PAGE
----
'Agata's Story', a paranormal tale - with Author Henry Anderson
I always find it exciting to interview a new author and to find what makes them tick. Today we’re lucky to have the approachable Henry Anderson, on the release of his second novel ‘Agata’s Story’. This is a paranormal tale linked to apocalyptical times, ideal for those long, cold, winter nights.
Henry, people generally write about what they know. With this book being about the paranormal, have you any experience in this or is it simply a genre that really interests you? Even if you don't believe in ghouls you can still enjoy a good ghost story! I'm sceptical by nature, but I think it's more fun to be open-minded. Until very recently humans believed their lives bordered the supernatural world. I researched German folklore for "Cape Misfortune" and was struck by how rich the old tales were. The stories seem incredibly human. Post apocalyptical is a favourite trope of mine. What led to you writing about this in particular? Usually in post-apocalyptical scenarios society as we know it has broken down, so I suppose for a writer it becomes a theatre of the imagination. The world of Cape Misfortune is the ground zero of a possible apocalypse but no-one knows it, or wants to believe it. Who is your favourite in this genre? I like “Ridley Walker” by Russell Hoban. The hero narrates, in broken English, his travels through a post nuclear society,
attacked and befriended by packs of wild dogs. The new language makes reading it a very immersive experience. Have you ever woken with an idea and then the next morning forgotten about it If so, how do you try to overcome that? Practical advice from writer Will Self: “Always carry a notebook. And I mean always. The short-term memory only retains information for three minutes; unless it is committed to paper you can lose an idea for ever.” For me, jotting things down on my phone is helpful, particularly in a dark bedroom near to unconsciousness. Also, nowadays you can dictate into the phone - although quietly so as not to wake your bed-sharer, if there is one. What advice have you for your readers with regard to social media?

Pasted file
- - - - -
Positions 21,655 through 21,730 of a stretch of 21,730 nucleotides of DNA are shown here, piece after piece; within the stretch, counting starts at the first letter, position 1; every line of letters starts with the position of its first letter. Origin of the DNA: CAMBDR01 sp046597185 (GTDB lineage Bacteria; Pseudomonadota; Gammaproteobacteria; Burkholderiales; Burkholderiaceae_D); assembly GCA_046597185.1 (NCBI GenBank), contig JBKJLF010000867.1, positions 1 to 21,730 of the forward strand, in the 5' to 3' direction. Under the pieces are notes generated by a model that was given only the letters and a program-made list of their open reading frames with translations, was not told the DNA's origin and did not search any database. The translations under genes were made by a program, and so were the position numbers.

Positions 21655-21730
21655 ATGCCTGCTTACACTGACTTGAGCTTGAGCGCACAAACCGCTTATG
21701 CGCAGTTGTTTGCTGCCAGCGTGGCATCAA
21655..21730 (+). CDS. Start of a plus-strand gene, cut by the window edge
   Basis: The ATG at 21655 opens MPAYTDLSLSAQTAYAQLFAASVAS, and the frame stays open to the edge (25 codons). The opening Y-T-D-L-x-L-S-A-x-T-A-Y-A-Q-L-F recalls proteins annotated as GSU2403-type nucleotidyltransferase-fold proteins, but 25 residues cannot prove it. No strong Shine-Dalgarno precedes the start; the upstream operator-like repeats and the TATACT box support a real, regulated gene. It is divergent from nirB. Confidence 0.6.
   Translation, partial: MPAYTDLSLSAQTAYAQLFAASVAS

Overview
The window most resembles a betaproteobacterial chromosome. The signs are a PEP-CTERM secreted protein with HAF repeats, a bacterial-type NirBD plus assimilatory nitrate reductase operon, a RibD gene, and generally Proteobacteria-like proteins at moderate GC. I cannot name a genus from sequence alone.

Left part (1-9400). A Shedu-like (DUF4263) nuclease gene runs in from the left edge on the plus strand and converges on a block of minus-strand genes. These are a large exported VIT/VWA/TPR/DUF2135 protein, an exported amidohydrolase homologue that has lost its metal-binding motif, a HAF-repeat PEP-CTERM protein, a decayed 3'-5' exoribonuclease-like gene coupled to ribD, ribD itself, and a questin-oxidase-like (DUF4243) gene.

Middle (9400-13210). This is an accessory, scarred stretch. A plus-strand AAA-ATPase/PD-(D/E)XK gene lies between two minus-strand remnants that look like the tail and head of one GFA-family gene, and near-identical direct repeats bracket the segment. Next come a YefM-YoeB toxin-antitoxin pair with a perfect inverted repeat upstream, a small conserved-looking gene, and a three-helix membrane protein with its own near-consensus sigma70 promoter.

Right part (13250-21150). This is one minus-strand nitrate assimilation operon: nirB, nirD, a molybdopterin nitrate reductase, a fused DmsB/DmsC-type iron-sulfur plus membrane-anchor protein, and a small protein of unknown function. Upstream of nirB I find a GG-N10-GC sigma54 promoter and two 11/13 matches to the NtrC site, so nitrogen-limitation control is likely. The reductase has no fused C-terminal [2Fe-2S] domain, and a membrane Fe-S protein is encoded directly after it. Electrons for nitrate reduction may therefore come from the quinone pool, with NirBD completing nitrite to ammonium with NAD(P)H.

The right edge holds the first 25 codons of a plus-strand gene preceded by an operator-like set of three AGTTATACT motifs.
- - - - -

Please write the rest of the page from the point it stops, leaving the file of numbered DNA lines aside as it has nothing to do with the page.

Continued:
On social media, as in life, you have to try to remain positive! It's best to keep the moral high ground. There is a saying, "don't feed the trolls." What plans have you for the future? I have started on Cape Misfortune III. I'm writing a short story set on an island off the cost of Sicily in Neolithic times. I am also planning a book about vampires! Roughly, how long does it take you to write a book?
I try for a year as a vague goal, but don't always manage it! Some people knock them out every few months. I'm trying to reduce the number of drafts I do!
Author Bio: Henry Anderson is a former news reporter who has written for national UK newspapers. He spent time as a "jackaroo" (trainee farmer) working on farms in Australia before working in publishing and journalism. He likes things that include art, coffee, reading, painting, landscapes, folklore, and cinema.
“Welcome to beautiful Cape Misfortune. Come for the rugged coastline and unspoiled beaches. Stay for the quaint customs
and friendly welcome.” Just don’t ask about the coming apocalypse!
Sergeant Agata Dollar should have a great future – newly promoted, recently married, just moved into her first apartment, and recent winner of the ‘Venice County Law Enforcement Officer of the Year Award.’
But this is Cape Misfortune. Mysteries are piling up, and her dead sister, Cassandra, is trying to warn her about the end of the world.
In the exciting standalone second book in the “Cape Misfortune” trilogy, Agata Dollar’s actions will decide the fate not just our world, but countless others.
On the lonely roads, out on patrol, it feels like there is a presence beside me in the passenger seat, riding shotgun. A silent partner watches the road with me, looking out for me. I’ve never worked out who it is. Or what. It started as a shadow on my bedroom wall. I was seven or eight. It wanted to speak, I thought, but it couldn’t. My mother called it an imaginary friend, but it was never a friend. We didn’t really play, either. It was just there. My parents were spooked. They were okay about it, at first. They put out an extra plate at mealtimes. Later they started to get worried. “Imaginary friends are more common amongst first- born or only children,” Dr. Joachim Alvarez told my mom. “Most kids are aware their pretend friends aren’t real. It will go away when Aggie starts mixing with her real peers.” But it didn’t go. I just stopped talking about it.
Buy Links Cape Misfortune: http://mybook.to/2capemisfortune
Cape Misfortune II: Agata's Story: http://mybook.to/CapeIIAgatasStory